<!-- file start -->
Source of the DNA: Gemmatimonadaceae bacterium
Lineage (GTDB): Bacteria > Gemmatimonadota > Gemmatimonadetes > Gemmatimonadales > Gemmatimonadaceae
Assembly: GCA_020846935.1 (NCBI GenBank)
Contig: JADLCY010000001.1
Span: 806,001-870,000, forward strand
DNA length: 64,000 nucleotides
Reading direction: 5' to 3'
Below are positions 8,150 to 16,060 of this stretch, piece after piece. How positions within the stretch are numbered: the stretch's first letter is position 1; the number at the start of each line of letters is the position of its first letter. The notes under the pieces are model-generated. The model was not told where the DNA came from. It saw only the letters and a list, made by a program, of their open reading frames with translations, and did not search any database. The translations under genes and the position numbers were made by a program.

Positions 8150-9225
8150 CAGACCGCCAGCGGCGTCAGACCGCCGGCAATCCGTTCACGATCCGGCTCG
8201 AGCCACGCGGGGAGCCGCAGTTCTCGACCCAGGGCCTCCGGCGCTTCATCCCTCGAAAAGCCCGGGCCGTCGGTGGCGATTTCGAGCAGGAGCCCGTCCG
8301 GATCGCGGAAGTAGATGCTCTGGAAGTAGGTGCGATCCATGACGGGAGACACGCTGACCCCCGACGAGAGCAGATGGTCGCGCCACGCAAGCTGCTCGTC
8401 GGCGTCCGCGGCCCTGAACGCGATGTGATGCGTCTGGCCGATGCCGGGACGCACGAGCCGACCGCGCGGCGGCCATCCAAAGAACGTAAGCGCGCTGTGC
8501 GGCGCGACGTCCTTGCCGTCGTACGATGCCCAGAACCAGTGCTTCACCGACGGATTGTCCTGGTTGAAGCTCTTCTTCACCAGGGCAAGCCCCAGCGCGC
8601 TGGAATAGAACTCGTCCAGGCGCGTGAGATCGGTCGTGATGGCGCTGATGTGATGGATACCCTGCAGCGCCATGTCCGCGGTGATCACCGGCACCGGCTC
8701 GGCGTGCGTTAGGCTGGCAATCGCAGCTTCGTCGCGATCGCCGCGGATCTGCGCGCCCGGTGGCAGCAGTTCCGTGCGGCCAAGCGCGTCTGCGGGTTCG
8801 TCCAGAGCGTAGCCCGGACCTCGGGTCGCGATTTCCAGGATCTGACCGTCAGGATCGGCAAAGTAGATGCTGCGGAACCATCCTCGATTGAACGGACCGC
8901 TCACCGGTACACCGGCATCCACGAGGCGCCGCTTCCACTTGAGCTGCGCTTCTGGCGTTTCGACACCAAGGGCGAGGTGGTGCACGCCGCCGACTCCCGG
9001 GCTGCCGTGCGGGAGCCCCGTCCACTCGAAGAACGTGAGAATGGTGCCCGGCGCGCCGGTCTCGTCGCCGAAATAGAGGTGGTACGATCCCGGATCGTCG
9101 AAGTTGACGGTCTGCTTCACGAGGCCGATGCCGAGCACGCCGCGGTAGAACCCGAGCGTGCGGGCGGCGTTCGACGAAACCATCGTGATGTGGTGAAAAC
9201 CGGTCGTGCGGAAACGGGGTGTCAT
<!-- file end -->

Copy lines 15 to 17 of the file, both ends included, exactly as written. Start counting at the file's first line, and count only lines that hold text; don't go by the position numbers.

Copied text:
8601 TGGAATAGAACTCGTCCAGGCGCGTGAGATCGGTCGTGATGGCGCTGATGTGATGGATACCCTGCAGCGCCATGTCCGCGGTGATCACCGGCACCGGCTC
8701 GGCGTGCGTTAGGCTGGCAATCGCAGCTTCGTCGCGATCGCCGCGGATCTGCGCGCCCGGTGGCAGCAGTTCCGTGCGGCCAAGCGCGTCTGCGGGTTCG
8801 TCCAGAGCGTAGCCCGGACCTCGGGTCGCGATTTCCAGGATCTGACCGTCAGGATCGGCAAAGTAGATGCTGCGGAACCATCCTCGATTGAACGGACCGC